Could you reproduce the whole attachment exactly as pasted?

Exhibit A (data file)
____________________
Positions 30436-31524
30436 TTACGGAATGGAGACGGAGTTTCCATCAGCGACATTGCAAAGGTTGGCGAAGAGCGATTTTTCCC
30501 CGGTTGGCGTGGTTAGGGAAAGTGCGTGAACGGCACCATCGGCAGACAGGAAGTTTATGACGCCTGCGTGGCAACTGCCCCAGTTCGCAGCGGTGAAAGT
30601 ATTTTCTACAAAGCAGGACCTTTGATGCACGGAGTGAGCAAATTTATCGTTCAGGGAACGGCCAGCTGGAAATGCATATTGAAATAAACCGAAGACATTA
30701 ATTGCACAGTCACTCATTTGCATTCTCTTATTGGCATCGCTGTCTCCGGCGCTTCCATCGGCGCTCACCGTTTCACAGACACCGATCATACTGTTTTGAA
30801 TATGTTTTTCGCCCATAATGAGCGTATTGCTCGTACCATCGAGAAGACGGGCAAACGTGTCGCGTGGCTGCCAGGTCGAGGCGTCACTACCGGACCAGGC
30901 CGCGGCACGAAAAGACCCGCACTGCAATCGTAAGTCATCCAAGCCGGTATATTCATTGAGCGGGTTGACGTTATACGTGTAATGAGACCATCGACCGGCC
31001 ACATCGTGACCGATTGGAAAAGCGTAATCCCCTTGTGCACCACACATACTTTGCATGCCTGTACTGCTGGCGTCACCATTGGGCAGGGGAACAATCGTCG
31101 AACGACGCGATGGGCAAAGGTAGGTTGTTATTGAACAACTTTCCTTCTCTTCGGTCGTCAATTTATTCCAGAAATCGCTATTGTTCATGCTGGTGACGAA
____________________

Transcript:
Positions 30436-31524
30436 TTACGGAATGGAGACGGAGTTTCCATCAGCGACATTGCAAAGGTTGGCGAAGAGCGATTTTTCCC
30501 CGGTTGGCGTGGTTAGGGAAAGTGCGTGAACGGCACCATCGGCAGACAGGAAGTTTATGACGCCTGCGTGGCAACTGCCCCAGTTCGCAGCGGTGAAAGT
30601 ATTTTCTACAAAGCAGGACCTTTGATGCACGGAGTGAGCAAATTTATCGTTCAGGGAACGGCCAGCTGGAAATGCATATTGAAATAAACCGAAGACATTA
30701 ATTGCACAGTCACTCATTTGCATTCTCTTATTGGCATCGCTGTCTCCGGCGCTTCCATCGGCGCTCACCGTTTCACAGACACCGATCATACTGTTTTGAA
30801 TATGTTTTTCGCCCATAATGAGCGTATTGCTCGTACCATCGAGAAGACGGGCAAACGTGTCGCGTGGCTGCCAGGTCGAGGCGTCACTACCGGACCAGGC
30901 CGCGGCACGAAAAGACCCGCACTGCAATCGTAAGTCATCCAAGCCGGTATATTCATTGAGCGGGTTGACGTTATACGTGTAATGAGACCATCGACCGGCC
31001 ACATCGTGACCGATTGGAAAAGCGTAATCCCCTTGTGCACCACACATACTTTGCATGCCTGTACTGCTGGCGTCACCATTGGGCAGGGGAACAATCGTCG
31101 AACGACGCGATGGGCAAAGGTAGGTTGTTATTGAACAACTTTCCTTCTCTTCGGTCGTCAATTTATTCCAGAAATCGCTATTGTTCATGCTGGTGACGAA